It was reported yesterday on Slashfilm, from an article on Deadline, that the proposed Highlander remake has found a new director. Fast Five’s Justin Lin HAD been scheduled to direct, but as he pressed on with another Fast and Furious movie, he dropped out as the Highlander helmer. The new name in the frame is Spaniard Juan Carlos Fresnadillo, director of 28 weeks later, and forthcoming Clive Owen vehicle Intruders. He will apparently direct from a script by Art Marcum and Matt Holloway. The choice of replacing Lin with another up and coming director with a solid track record so far is encouraging, and the fact that Summit Entertainment have gone ahead and named a new director suggests that Highlander may begin progressing. I guess the big question, then, is do we need a Highlander reboot?
The original 1986 Highlander is one of those genre movies that has a huge cult following, and is remembered fondly, but on rewatch actually begins to look hideously dated. It tells the story of a medieval Scottish swordsman who discovers he is a member of a rare race of immortals, who can only be killed by a beheading. These immortals battle through time against each other for many centuries, watching civilisation evolve around them. The effects look dated, the action is slow and clumsy, and the story, whilst it has potential, is explored in the most tedious of ways.
Highlander did however make a star, albeit briefly, of Christopher Lambert. You decide if this is a positive or not. It also spawned several movie follow-ups and a TV show. Clearly, the concept and the world created endured with its fans, and though none of these endeavours proved particularly successful, that interest still exists in the franchise suggests that there are plenty who still hold the original movie, the best of all its incarnations, in high esteem.
A Highlander remake, much like the proposed Logan’s Run remake, is to me well worth the time and effort. Both had a great high concept, but were conceived in the campest of ways. Fast paced, wonderfully choreographed sword fights set around modern-day cities could really capture the imagination of a new audience, and with a bit of work the storyline could be really quite compelling. Following the protagonist Connor MacLeod of the clan MacLeod as he lives through our history, era by era, war by war, could be genuinely fascinating. An awesome action movie intercut with an emotionally told history lesson could truly make for a great film.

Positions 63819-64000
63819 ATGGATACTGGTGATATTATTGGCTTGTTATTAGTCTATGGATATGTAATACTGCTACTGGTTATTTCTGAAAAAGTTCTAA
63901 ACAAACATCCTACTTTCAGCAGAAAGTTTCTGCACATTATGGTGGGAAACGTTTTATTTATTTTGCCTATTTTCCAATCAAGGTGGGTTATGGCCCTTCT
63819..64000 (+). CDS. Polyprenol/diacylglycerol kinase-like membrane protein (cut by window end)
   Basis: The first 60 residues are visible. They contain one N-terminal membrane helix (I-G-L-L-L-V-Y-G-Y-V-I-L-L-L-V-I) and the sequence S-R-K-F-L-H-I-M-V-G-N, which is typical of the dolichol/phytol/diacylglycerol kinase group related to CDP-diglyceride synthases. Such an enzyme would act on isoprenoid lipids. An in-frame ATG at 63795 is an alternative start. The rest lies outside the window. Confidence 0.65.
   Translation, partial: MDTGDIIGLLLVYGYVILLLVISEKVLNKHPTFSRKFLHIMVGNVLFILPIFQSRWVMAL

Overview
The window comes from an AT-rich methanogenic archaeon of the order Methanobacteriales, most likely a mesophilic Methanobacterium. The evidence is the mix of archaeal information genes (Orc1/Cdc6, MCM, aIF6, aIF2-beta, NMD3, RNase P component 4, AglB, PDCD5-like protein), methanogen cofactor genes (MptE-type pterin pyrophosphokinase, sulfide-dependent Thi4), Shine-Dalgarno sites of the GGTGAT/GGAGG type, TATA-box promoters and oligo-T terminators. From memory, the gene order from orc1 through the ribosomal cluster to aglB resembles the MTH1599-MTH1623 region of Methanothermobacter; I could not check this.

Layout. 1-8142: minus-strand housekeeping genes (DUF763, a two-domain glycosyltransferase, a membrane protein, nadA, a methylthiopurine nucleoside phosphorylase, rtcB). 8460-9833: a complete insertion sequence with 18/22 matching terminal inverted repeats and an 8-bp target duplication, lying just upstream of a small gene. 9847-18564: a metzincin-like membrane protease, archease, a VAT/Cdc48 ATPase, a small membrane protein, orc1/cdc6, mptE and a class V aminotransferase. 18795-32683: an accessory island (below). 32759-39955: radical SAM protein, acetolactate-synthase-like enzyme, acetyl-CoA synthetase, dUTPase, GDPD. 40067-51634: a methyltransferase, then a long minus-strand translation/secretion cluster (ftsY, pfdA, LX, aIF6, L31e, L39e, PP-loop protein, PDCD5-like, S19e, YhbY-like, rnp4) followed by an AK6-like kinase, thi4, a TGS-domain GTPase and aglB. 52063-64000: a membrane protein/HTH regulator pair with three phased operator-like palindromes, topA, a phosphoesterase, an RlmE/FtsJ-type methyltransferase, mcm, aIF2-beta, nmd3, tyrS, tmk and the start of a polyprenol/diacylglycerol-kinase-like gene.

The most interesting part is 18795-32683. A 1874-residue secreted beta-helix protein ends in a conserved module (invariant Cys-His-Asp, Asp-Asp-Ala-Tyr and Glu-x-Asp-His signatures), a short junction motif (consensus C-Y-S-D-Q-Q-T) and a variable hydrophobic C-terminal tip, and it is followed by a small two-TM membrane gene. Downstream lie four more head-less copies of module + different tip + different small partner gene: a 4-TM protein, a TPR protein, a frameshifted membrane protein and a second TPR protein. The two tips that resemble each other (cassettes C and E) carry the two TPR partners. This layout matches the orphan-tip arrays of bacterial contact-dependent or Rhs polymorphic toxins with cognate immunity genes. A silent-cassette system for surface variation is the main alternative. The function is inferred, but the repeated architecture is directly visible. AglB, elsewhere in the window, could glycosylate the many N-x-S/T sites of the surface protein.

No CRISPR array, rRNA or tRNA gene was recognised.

Is this the way it will turn out though? Probably not. When you look at the screenwriters, Marcum and Holloway, and see their previous screenplays were Iron Man and Punisher: War Zone, you can see the direction the project is headed. A medium budget, plasticine action movie, with casual humour rather than insightful drama looks on the cards. It seems most likely that it will be a knocked out summer earner rather than an attempt at genuine art. This seems to be the case all too often with remakes, with the focus on using a recognisable brand name to draw on a reasonable profit rather than reinvigorating a wasted concept.
Hopefully, it’ll turn out that I’m wrong, and we’ll see something a bit more interesting. This summer we saw Rise of the Planet of the Apes using a recognised source to tell a genuinely interesting human/ape drama story. If Highlander can match this effort, then it’ll be certainly worth a watch.
Bazmann – You can follow me on Twitter at